MEPs Against Cancer
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PRESS RELEASE & PRESENTATIONS for
"MAC Seminar: Understanding and Implementing the European Guidelines for
Quality Assurance in Colorectal Cancer Screening and Diagnosis:
Practical advice for national level implementation"
Press Release MAC seminar 22/03/2011
“We can be the bearers of news – the bad news that colon cancer is still killing well over a hundred thousand men and women in the EU every year, and the good news that this death toll can be dramatically reduced by prevention and screening.”
Mr Alojz Peterle MEP, MAC President
“Colorectal cancer is the second most important cause of cancer deaths in Europe and we need to use these new EU guidelines to develop screening programmes to address this serious public health problem. In addition to this extremely useful expert document, we also need a simple guide for patients which would include basic information about the screening procedures and its benefits. I have started working on this.”
Mr Pavel Poc MEP, MAC Ambassador Against Colorectal Cancer
MEPs and experts discuss implementation of the new EU guidelines for colorectal cancer screening
At an MEPs against Cancer (MAC) meeting in the European Parliament, hosted by MEP Pavel Poc, a group of experts presented the recently published EU Guidelines for colorectal cancer screening. MEPs from Member States currently running or developing colorectal cancer screening programmes presented the situation in their countries. In an open discussion with the MEPS, experts and patient advocates attending the forum, key issues were discussed which could help in the future to make high quality screening programmes available to all EU citizens who may benefit. The European Commission was represented by Mr. Stefan Schreck, head of DG SANCO’s Health Information unit who stressed the importance of the role of the Commission in facilitating the publication of Guidelines such as these. ‘The colorectal screening guidelines, like their predecessors the breast cancer screening guidelines, are one of the most tangible ways the EU health programme can have a direct impact in improving the lives of European citizens.’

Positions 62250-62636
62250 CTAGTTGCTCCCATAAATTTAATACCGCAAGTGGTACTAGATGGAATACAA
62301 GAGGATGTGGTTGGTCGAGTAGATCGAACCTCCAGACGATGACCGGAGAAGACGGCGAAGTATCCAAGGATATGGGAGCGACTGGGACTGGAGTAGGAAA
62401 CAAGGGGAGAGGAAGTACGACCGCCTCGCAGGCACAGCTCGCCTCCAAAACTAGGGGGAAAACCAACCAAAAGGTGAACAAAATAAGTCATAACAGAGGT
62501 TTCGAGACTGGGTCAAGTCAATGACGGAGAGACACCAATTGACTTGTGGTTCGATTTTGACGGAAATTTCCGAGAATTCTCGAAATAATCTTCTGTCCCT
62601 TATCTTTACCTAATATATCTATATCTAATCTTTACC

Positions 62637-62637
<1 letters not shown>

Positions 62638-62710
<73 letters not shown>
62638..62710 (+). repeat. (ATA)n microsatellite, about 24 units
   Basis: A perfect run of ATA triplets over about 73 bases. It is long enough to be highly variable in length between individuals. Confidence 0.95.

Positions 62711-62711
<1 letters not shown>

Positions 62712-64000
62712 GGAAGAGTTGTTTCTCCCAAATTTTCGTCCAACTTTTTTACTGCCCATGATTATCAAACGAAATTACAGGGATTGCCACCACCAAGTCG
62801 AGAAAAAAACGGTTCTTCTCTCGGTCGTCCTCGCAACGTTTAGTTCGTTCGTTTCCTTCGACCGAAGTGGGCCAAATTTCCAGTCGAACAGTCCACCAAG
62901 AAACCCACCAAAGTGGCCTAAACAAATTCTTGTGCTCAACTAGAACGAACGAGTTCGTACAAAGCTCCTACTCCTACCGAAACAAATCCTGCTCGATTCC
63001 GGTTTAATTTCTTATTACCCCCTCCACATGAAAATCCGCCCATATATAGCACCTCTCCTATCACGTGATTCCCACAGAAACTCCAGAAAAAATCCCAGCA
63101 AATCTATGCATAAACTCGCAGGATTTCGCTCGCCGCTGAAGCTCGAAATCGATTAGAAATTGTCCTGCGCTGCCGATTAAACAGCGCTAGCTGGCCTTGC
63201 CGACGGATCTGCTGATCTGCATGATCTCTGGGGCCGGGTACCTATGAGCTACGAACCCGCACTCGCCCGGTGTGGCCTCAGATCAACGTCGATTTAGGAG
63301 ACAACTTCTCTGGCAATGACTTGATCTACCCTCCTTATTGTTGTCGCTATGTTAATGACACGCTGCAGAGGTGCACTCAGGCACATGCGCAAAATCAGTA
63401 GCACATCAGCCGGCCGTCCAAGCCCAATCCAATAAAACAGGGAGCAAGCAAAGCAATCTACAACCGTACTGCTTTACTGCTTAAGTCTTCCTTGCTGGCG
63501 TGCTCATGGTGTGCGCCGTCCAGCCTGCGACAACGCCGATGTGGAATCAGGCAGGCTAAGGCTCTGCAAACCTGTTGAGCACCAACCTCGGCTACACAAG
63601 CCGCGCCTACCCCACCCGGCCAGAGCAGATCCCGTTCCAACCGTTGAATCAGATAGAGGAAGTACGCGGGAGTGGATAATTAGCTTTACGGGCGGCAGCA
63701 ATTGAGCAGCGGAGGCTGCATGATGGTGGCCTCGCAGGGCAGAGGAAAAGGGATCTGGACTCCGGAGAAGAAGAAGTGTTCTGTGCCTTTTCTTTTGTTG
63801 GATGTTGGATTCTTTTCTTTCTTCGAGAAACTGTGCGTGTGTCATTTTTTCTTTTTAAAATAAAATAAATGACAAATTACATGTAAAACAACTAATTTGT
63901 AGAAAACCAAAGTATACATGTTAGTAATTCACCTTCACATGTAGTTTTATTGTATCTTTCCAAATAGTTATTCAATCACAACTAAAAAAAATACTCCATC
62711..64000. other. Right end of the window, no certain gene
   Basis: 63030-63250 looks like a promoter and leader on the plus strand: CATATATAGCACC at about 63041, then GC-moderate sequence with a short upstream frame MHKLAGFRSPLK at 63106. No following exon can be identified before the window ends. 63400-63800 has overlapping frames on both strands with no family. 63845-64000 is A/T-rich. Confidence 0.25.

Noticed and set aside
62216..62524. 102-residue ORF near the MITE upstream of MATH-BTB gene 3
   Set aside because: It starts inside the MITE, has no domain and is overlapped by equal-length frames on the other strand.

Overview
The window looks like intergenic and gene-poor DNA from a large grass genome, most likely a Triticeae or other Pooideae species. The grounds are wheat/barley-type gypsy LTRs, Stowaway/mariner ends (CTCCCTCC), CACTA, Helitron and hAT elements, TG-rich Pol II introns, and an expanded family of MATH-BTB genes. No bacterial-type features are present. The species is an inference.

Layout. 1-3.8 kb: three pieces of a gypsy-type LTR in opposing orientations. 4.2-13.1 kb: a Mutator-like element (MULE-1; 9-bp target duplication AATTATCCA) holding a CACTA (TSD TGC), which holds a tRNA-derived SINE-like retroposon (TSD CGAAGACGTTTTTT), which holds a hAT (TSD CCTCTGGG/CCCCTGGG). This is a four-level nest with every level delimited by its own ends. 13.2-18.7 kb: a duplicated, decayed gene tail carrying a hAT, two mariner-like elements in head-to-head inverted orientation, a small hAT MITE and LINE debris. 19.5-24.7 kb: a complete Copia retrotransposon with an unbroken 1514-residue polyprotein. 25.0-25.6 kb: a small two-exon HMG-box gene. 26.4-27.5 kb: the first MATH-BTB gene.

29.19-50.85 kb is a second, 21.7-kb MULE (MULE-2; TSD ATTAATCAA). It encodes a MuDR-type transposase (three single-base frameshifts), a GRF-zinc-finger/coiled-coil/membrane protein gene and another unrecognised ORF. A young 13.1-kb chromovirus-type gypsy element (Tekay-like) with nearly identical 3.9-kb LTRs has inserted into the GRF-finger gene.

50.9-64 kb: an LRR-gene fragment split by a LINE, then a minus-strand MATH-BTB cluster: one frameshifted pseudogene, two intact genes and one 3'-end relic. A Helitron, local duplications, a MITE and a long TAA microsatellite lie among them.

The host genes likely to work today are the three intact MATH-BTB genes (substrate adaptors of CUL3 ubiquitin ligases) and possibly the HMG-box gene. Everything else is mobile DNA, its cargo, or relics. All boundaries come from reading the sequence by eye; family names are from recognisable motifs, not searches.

Reports on the status of colorectal cancer screening